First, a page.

Iron Mountain announced today that it has acquired privately-held archiving vendor Mimosa Systems. The approximately $112 million deal significantly bolsters Iron Mountain’s archiving portfolio with on-premises software for email, file and SharePoint archiving. With the purchase, Iron Mountain also picks up just over a thousand existing Mimosa customers and a good talent pool with expertise in archiving and eDiscovery.
My preliminary perspective is that this acquisition will entail some near- and mid-term bumps for Iron Mountain customers and prospects, but will ultimately prove positive. The three main reasons:
Message archiving remains critically important. Over the past decade, tens of thousands of organizations have adopted message archiving solutions. An array of vendors, providing archiving offerings for Exchange, Notes Domino, and other messaging systems, have helped these buyers comply with regulations, mitigate legal risk, and improve operational efficiency. While the message archiving market is mature, it’s changing and growing at a rapid clip. Although Mimosa made an impressive initial entry into SharePoint archiving last year, message archiving accounts for most of new customers the vendor signed in the last 12 months. With this acquisition, Iron Mountain demonstrates that it understands how important message archiving is to prospective buyers and its strong intent to capitalize on the opportunity.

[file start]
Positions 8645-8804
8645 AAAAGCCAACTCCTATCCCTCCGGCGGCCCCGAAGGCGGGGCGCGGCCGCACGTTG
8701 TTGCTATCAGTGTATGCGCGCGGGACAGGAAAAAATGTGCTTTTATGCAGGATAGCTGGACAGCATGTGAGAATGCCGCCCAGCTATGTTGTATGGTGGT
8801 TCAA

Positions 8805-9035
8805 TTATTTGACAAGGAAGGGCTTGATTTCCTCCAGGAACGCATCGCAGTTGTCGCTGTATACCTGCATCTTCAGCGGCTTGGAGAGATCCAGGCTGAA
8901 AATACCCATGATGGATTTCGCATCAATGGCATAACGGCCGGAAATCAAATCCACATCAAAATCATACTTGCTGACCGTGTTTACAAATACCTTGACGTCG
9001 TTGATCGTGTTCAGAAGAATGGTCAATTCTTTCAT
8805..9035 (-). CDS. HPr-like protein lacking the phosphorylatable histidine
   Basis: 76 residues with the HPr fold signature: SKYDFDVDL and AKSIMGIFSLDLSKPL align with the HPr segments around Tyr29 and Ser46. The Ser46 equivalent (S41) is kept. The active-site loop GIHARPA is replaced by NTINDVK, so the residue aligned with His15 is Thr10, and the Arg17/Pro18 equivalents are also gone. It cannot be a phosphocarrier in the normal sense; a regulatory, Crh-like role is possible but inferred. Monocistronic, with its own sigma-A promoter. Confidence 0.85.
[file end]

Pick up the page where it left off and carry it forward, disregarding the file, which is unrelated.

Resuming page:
Gene briefly explores the misunderstanding between “Enterprise IA” and “User Experience IA.” This tension was well characterized by Peter Morville almost 10 years ago (See “Big Architect, Little Architect.” Personally I think it’s clear that content is always in motion, and unsupported efforts to dominate and control it are doomed. People are a critical element of a successful IA project, since those who create and use information are in the best position to judge and improve its quality. Many hands make light work, as the saying goes.
For example, if you want a rich interactive search results page, you need to add some structure to your content. This can happen anytime from before the content is created (using pre-defined templates) to when it is presented to a user on the search results page. Content is different than data, a theme Rob Karel and I explored in our research on Data and Content Classification. For this reason, IA is both a “Back end” and a “Front end” initiative.